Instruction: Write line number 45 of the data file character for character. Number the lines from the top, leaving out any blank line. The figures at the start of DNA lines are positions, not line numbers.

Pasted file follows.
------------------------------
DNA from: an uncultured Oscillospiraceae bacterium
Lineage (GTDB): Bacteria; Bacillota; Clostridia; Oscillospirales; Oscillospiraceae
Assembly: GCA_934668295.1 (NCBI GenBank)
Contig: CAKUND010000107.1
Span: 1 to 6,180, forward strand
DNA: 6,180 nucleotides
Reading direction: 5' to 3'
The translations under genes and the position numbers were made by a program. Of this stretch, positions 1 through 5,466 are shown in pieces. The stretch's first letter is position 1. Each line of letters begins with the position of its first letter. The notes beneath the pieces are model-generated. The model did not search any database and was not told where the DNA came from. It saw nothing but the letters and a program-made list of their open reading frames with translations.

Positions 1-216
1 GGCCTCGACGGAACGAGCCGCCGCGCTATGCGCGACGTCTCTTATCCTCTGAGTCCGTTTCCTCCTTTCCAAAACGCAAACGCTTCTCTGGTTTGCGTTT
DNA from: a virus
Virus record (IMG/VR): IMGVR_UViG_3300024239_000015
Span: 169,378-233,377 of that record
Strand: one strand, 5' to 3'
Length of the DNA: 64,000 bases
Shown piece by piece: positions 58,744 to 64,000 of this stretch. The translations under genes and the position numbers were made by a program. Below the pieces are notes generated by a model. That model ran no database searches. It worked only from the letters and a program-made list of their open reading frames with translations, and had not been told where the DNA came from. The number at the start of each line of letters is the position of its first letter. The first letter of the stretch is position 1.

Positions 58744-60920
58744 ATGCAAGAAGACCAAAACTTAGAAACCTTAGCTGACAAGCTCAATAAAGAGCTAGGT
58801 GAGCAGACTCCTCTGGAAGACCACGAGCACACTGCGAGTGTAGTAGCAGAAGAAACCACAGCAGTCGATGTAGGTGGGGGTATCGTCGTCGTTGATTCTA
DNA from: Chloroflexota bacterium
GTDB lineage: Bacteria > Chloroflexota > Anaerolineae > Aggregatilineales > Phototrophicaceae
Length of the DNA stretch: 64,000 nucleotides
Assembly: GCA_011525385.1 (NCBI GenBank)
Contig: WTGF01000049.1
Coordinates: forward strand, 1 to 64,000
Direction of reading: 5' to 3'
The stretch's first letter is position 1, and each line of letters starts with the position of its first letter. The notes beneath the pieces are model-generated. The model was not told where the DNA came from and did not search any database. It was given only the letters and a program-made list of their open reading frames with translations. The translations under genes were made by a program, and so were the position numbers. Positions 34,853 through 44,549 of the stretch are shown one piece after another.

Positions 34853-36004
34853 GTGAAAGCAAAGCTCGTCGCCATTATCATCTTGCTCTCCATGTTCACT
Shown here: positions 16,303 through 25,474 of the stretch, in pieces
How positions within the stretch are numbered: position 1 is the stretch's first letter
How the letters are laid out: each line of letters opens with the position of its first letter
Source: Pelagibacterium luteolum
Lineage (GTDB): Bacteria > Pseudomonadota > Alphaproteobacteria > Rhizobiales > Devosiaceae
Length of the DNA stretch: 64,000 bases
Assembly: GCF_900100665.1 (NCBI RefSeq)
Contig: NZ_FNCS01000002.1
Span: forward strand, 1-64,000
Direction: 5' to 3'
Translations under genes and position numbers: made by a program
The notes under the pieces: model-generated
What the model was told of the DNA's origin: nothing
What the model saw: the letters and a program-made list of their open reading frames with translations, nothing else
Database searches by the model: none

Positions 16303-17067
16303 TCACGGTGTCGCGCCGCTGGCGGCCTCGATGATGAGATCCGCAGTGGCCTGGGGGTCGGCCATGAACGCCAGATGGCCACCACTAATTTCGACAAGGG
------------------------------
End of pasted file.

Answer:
Positions 16303-17067